Fall Perennials for the Garden

Stephanie Cohen and Jennifer Benner, authors of The Nonstop Garden, share their favorite selections for late-season perennials.

We are naturally drawn to whatever is in flower when we visit the nursery or garden center. Because we often find ourselves purchasing plants in spring, we sometimes forget that we need some VIPs (very important plants) for fall.

When it comes to flowers, Japanese anemone (Anemone xhybrida cultivars, USDA Zones 4–7) and sedum (Sedum spp. and cultivars, Zones 3–11) are excellent perennial choices for shade and sun, respectively, while caryopteris or bluebeard (Caryopteria spp. and cultivars, Zones 5–9) is a great sun-loving shrubby option. Asters (Symphyotrichum spp. and cultivars, syn. Aster, Zones 3–9) and hardy mums (Dendranthema spp. and cultivars, syn. Chrysanthemum, Zones 3–9) are among the kings of the autumn bloomers. If you are lucky enough to live in a southern climate, fall-blooming camellia hybrids (Camellia cultivars, Zones 7–9) are absolutely stunning in the late-autumn landscape.

Foliage is a top fall attribute as well. Redbuds (Cercis spp. and cultivars, Zones 4–9) produce a lovely yellow fall color, while shrubs like Virginia sweetspire (Itea virginica and cultivars, Zones 5–9) have gorgeous red leaves. Both will take some shade, but the leaf color is more intense when the plants are given more sun.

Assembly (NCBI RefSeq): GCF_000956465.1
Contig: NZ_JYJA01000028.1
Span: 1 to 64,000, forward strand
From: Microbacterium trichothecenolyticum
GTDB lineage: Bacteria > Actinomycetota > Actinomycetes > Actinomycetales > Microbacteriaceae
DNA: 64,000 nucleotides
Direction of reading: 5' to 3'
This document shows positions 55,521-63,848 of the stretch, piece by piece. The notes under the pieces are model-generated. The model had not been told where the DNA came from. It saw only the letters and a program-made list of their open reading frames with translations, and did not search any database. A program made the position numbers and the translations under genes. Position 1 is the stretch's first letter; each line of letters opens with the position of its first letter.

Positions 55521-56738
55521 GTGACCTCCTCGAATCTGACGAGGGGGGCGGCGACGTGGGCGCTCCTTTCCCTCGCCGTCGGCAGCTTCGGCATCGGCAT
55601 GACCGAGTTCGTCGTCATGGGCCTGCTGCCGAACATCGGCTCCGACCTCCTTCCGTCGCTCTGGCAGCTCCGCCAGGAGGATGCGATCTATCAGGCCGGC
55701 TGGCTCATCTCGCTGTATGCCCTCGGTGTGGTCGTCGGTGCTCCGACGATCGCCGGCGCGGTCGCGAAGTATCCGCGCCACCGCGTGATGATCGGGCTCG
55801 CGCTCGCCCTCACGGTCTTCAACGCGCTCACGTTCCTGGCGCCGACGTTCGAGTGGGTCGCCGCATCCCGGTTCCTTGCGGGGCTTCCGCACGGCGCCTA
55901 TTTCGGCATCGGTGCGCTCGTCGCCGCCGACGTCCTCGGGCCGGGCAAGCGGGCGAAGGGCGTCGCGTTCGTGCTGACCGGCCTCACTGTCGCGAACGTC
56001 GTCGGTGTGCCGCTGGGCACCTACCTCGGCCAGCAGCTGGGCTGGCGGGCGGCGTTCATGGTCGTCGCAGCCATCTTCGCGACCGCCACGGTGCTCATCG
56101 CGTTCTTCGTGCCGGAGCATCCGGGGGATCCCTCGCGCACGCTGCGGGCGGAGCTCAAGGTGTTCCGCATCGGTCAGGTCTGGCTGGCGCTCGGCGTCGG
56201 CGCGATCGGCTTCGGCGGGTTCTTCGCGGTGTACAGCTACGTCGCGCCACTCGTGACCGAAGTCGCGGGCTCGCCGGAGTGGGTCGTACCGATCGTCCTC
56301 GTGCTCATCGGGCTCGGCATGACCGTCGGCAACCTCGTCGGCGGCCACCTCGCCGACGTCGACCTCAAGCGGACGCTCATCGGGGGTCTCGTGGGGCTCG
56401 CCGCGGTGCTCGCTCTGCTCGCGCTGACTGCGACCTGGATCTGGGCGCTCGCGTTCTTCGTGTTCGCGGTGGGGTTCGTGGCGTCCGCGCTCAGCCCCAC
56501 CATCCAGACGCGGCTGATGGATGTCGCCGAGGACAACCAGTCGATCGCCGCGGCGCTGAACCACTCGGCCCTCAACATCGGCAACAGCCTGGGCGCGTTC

Keep in mind that woody plants are not the only show in town. Some perennials celebrate the season in colorful hues, too—bluestars (Amsonia spp. and cultivars, Zones 3–10), geraniums (Geranium spp. and cultivars, Zones 3–9) and lots of ornamental grasses, just to name a few.

This post is excerpted from The Nonstop Garden (Timber Press, 2010) by Stephanie Cohen and Jennifer Benner.

Image Credit: Flickr

_____________________________________

Get a jump-start on your spring garden with GHTU Fall Gardening Tips & Spring Planning.

Create unique plant combinations of varying heights and colors with the Garden Wheel 5 Pack.

Count down to spring with the 2013 Horticulture Limited-Edition Calendar.

Subscribe to our free gardening e-newsletters.

Related Posts:

Leave a Reply